Four hundred years after the Mayflower set off from England to discover uncharted land in The Americas, Seth Lakeman seeks to commentate the historical event in a concept album of song and spoken word. The Devon man seems an ideal choice for such an undertaking, and he has committed himself, heart and soul, to the venture.
He has researched the events surrounding the voyage in great depth before committing to song. Growing up a few miles away from the quay where the fabled ship left on its mighty adventure, and the local man being one of the foremost purveyors of modern British folk, he has produced a fine chronicle of the trials and tribulations of those on the ship, whilst highlighting the injustices and devastation brought to the indigenous Wampanoag tribe, who had inhabited the land peacefully and untainted for 10,000 years before the arrival of the pilgrims, themselves seeking sanctuary from religious persecution.
It’s an epic journey of huge historical significance and merits a testament that will hold up. I am happy to report that Seth has made a terrific album, where the music swells and ebbs as much with the emotions of the protagonists involved, as with the wild Atlantic ocean faced by the seafarers. The songs are placed in their historical context by a narration by Paul McGann, (written by Nick Stimson). He places just the right amount of gravitas and emotion to inform, and connect the listener to the music. The narrated pieces are short, succinct, and to the point, allowing the music to flow and tell the full story. And what splendid music it is too!
Lakeman’s lyrical lecture begins with a young Wampanoag girl’s premonition of an invasion of foreigners who will reap desolation and havoc on her people and her land on the stirring ‘Watch Out’. The view of the indigenous people is kept to the fore on songs such as ‘The Pilgrim Warning’, and the moving ‘Bury Nights’ with Cara Dillon’s sweet vocals adding another level of pathos to the mix. Perhaps Cara could have been used on lead vocals to vary the delivery from such a wide cast of characters featured on the album, but it’s a minor quibble, and maybe due to my love of the lady’s voice rather than any misdirection from Lakeman.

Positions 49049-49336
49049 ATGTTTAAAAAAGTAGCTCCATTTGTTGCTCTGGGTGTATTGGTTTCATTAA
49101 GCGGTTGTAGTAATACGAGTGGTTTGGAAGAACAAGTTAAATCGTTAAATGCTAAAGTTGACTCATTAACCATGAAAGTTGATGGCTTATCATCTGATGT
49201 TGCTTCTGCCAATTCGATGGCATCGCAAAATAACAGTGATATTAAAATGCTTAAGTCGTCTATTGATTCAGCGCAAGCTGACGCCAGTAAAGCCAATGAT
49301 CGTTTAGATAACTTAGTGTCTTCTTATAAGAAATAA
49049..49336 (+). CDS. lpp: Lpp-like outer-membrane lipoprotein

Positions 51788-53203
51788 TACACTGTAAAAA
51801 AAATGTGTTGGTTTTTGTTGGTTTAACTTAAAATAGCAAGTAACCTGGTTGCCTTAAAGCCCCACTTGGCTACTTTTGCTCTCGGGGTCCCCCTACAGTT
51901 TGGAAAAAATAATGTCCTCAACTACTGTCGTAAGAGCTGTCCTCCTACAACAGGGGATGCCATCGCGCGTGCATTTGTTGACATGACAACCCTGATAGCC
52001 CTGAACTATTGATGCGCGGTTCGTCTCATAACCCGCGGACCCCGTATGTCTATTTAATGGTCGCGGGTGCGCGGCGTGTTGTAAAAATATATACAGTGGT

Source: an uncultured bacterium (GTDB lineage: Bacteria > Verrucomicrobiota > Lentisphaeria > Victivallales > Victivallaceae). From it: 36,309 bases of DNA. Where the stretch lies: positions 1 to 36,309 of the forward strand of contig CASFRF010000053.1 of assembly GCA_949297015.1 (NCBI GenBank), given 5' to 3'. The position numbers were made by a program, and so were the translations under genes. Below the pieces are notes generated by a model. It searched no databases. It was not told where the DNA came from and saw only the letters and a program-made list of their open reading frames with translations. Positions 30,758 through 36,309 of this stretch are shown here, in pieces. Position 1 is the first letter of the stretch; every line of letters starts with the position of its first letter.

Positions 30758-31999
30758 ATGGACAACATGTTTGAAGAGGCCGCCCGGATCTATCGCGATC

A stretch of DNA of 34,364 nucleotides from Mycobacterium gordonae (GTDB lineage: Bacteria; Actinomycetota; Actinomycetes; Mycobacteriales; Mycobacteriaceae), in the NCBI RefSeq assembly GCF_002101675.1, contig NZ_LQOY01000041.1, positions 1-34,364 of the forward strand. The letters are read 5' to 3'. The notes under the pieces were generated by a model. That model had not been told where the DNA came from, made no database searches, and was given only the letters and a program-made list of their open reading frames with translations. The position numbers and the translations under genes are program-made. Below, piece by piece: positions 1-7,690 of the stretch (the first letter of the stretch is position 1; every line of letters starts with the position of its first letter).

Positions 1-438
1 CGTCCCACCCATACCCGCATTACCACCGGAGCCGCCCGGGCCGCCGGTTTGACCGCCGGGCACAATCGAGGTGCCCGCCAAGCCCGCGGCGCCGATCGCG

Usually lauded for his strong percussive tenor guitar playing and fine fiddle skills, sometimes this overlooks what an exceptional lyricist he is too. One of the main themes of the whole album is condensed in a few words, with emotion wrought out of each syllable, again with the soothing voice of Cara Dillon.
Saints and strangers. Once we had many. Now we have few. Once we were stronger than you.
Tunes such as ‘Pilgrim Brother’ and ‘Sailing Time’ are swirling anthems with Seth’s fiddle doing what he does delightfully best, and hard to sit still to. A history lesson you can dance to? Has Seth uncovered a new niche market? Certainly after listening to the album one’s curiosity is piqued and I found myself wanting to learn more about the actual events surrounding The Mayflower voyage.
Seth Lakeman is due to tour ‘A Pilgrim’s Tale’, including many towns and cities which played significant roles in the events that unfolded four hundred years ago. This is Seth Lakeman’s tenth solo album, and in terms of cohesiveness and sheer musicality, it may well be his best yet.